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Kirin to brew 60% more beer in thirsty Myanmar

Japanese brewer seeks to defend its biggest bet in Southeast Asia

This Yangon restaurant pours Kirin's flagship beer. (Photo by Motokazu Matsui)

TOKYO -- Kirin Holdings will expand a brewery in Myanmar into one of the Japanese beer purveyor's largest in the world as the emerging Southeast Asian market shows promise. 

The Tokyo-based group will spend several billion yen (1 billion yen equals $9.1 million) to scale up a factory in Yangon operated by Myanmar Brewery, in which it bought a majority stake for $560 million in 2015. Myanmar Brewery is the country's top beer producer and owns such brands as Myanmar Beer. 

Kirin has already installed new equipment at the brewery and will start up a production line this month for a new canned beer.

The expansion will raise the facility's annual output capacity by 60% to 350,000 kiloliters, up from 220,000kl in 2015. This will put it on a par with production sites like Kirin's Yokohama brewery.

Kirin also looks to upgrade Mandalay Brewery, Myanmar's oldest brewery. The Japanese company set up a joint venture with the brewery's parent, Myanmar Economic Holdings, at the end of 2017. 

Growth in Myanmar's beer market had been slow, owing to religious prohibitions on alcohol and decades of military rule that restricted foreign investment. But in recent years, the market has grown at an annual pace of more than 10%, Kirin says. By 2021, it is expected to reach 900,000kl, up 80% from 2016, according to British research firm Euromonitor International.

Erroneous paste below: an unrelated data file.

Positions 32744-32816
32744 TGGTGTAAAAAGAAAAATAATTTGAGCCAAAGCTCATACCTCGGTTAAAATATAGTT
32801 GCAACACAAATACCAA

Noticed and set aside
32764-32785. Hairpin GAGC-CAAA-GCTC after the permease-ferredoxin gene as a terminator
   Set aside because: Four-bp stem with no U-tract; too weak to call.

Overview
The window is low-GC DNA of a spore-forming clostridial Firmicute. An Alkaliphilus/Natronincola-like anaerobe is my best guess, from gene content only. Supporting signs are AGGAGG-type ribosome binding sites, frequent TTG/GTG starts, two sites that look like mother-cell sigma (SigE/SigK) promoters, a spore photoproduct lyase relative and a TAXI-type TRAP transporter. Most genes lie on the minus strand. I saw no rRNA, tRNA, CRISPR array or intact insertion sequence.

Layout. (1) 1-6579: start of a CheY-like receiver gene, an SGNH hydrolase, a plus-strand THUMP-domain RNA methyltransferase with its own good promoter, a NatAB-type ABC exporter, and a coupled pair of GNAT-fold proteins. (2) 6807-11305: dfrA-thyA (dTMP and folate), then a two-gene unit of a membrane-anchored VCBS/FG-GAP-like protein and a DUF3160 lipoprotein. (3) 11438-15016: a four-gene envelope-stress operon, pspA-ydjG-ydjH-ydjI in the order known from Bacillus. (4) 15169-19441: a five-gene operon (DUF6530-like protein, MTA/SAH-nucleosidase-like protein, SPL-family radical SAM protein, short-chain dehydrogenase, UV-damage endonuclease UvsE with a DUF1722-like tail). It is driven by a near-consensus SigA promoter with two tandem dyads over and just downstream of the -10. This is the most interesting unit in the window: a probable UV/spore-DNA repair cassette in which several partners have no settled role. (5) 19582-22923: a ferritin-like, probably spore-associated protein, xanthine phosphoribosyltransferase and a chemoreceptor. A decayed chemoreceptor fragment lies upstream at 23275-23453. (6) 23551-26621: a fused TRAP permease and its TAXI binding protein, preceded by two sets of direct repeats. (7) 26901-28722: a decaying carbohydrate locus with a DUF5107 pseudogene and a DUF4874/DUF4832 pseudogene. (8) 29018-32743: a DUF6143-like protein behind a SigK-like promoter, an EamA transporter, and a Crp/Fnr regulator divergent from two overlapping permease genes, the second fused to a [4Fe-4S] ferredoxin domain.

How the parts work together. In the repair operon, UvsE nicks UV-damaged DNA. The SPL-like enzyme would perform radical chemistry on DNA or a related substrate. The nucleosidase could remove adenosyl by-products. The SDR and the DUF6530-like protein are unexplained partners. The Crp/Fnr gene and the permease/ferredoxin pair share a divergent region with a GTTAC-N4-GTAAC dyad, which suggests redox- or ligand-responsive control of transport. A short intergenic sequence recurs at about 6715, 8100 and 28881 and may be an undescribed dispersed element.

Kirin controls more than 80% of this market. After its investments, Myanmar will account for about 10% of the company's overseas sales and emerge as a leading moneymaker in Southeast Asia.

While investing in Myanmar amid the ongoing Rohingya crisis poses a risk for Kirin, the Japanese brewer aims to defend its hold on the market from incoming competitors, including Heineken and Thai Beverage-backed Fraser and Neave.

Myanmar has faced widespread international criticism over persecution of the Muslim minority. Although the economic impact of the crisis is unclear, foreign investment fell for a second straight year in the 12 months to March, dropping 14%.

If the crisis drags on, it may deter international businesses from investing. "We expect the Myanmar government to handle the situation humanely," said a Kirin public relations representative.

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